The International Cricket Council (ICC) on Monday (July 20) confirmed the postponement of the T20 World Cup, scheduled from October 18 to November 15, which host country Australia's cricket board interim CEO Nick Hockley said was "inevitable" amid the COVID-19 pandemic.
The 16-team event was considered logistically impractical to be organised in these times, given the travelling restrictions, quarantine regulations and the need to put in place bio-secure arrangements for multiple sides.
"I think the decision to postpone was absolutely inevitable," Hockley told reporters. "It allows us to focus with real clarity on the summer ahead."
With the pandemic far from over, the shifting of ICC's flagship event to another year within the existing FTP was imminent, which is what the governing body did. However, it is yet undecided whether Australia will host it in 2021 or 2022, with the other one due to be held in India.
Hockley said there is no preference within CA to host it in a particular year. "We just want to see two great events go ahead, whether it's '21 or '22 in Australia I'm sure we'll put on a fantastic event."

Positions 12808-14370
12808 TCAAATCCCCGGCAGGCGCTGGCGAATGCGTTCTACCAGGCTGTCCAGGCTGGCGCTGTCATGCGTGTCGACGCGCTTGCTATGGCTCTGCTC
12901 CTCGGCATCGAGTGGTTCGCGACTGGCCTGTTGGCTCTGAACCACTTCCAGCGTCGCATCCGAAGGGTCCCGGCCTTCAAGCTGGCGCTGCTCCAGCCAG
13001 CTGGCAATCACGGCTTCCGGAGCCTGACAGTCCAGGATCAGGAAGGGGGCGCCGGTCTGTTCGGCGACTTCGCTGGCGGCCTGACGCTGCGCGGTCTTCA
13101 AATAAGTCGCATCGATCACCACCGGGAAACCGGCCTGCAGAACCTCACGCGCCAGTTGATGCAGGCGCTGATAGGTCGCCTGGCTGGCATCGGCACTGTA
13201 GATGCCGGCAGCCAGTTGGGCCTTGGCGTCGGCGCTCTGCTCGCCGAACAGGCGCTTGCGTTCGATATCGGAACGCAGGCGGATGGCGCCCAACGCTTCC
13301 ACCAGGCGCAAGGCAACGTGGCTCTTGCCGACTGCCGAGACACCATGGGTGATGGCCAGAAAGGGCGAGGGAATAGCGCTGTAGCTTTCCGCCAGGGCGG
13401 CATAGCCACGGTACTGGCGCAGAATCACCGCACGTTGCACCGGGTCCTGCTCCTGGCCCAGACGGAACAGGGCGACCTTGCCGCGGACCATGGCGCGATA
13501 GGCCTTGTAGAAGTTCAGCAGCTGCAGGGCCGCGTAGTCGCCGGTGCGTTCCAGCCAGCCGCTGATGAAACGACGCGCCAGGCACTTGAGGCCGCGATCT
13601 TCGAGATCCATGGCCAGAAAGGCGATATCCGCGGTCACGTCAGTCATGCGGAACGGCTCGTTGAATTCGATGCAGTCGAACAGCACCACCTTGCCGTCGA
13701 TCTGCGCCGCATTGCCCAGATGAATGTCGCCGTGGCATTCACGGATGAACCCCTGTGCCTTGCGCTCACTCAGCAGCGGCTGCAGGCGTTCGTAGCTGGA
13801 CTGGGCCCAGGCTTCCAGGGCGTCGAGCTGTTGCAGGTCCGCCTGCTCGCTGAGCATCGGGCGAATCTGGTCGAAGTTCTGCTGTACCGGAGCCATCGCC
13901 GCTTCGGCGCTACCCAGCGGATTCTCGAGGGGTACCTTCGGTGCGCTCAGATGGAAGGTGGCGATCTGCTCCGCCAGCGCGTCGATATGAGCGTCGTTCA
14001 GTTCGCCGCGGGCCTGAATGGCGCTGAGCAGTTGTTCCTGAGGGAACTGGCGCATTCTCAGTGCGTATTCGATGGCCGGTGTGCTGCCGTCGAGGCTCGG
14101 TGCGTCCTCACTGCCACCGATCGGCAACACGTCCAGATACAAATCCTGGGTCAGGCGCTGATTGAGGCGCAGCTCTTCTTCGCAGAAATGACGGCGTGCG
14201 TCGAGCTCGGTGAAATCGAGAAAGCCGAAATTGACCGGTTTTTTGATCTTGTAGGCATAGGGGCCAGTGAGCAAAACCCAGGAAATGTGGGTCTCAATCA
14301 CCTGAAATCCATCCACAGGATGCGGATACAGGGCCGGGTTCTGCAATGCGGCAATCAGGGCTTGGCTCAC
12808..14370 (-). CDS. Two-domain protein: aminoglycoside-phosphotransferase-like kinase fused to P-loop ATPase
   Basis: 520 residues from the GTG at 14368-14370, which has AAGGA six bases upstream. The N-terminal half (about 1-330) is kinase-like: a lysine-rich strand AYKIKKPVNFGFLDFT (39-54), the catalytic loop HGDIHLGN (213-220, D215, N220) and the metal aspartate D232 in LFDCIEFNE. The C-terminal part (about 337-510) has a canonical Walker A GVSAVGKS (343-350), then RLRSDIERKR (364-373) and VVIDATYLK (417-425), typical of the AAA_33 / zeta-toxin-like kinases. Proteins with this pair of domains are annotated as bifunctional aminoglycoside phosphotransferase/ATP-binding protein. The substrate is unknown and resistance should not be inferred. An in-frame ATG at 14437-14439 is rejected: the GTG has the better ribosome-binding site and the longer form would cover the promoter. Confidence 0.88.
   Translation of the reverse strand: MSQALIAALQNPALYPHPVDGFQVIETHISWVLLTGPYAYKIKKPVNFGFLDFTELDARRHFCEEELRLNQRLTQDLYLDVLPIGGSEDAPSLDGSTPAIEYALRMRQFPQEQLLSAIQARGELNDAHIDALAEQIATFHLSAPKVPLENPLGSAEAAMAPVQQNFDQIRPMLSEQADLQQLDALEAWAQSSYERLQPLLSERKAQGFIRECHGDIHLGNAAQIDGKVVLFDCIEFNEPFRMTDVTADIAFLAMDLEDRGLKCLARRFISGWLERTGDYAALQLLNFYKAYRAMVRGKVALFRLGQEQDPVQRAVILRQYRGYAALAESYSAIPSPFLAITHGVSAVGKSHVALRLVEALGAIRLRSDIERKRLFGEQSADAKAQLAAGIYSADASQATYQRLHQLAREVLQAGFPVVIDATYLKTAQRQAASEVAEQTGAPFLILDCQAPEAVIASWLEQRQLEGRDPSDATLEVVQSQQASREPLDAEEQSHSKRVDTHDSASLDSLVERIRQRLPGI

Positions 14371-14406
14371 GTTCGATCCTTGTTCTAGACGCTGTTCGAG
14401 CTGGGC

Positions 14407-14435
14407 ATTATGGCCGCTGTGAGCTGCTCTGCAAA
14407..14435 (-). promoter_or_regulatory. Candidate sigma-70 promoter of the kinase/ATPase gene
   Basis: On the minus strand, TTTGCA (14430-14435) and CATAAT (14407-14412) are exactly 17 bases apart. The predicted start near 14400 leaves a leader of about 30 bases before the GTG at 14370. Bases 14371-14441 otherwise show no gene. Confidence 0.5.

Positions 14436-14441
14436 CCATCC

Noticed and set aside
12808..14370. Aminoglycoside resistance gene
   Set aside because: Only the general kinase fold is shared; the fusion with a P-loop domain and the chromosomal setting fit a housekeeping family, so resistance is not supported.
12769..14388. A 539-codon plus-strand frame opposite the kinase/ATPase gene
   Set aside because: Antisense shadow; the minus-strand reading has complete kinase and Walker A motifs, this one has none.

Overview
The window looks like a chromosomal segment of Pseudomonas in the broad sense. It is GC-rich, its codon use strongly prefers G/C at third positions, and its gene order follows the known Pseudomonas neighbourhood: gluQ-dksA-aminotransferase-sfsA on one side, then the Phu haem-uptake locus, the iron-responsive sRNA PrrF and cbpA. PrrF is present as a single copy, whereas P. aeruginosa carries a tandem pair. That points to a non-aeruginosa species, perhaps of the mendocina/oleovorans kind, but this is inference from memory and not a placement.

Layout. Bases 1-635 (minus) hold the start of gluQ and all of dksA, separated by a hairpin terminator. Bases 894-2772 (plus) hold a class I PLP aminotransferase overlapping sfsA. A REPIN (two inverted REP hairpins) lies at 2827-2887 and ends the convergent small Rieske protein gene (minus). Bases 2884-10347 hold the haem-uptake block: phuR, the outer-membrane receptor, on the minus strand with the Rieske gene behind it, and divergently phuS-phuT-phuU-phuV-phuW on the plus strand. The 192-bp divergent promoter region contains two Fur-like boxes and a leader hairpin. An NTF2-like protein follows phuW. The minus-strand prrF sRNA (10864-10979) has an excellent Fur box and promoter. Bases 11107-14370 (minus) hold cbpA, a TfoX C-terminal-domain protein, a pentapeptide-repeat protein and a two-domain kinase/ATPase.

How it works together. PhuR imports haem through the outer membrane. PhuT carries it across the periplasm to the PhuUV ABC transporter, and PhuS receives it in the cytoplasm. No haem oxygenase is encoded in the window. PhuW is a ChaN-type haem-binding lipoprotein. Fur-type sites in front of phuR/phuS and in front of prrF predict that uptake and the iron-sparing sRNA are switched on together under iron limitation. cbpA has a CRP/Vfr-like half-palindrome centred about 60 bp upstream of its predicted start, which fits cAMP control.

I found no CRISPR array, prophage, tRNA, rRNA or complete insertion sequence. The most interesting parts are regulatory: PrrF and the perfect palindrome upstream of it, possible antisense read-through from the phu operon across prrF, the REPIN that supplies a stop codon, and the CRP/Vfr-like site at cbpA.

"It's been a challenging time for everyone... thankfully, we're not talking about losing any events at all. It's really a case of them being held off until we can stage them successfully."
Australia's summer Test schedule, however, remains as it is, with Afghanistan first arriving for a one-off encounter in Perth in late November, followed by the four-Test Border-Gavaskar Trophy against India stretching upto the first week of the new year.
But is unlikely that the BCCI chief Sourav Ganguly's suggestion for a shortened quarantine period on Indian team's arrival will be allowed by the Australian government, which has made it necessary for anyone coming or returning to the country to isolate for two weeks.
"I think that two-week quarantine period is pretty well defined," Hockley said. "What we're working on is that even within that quarantine environment the players will have the absolute best training facilities, so their preparation for the matches is as optimal as it can possibly be."
(Inputs from AFP)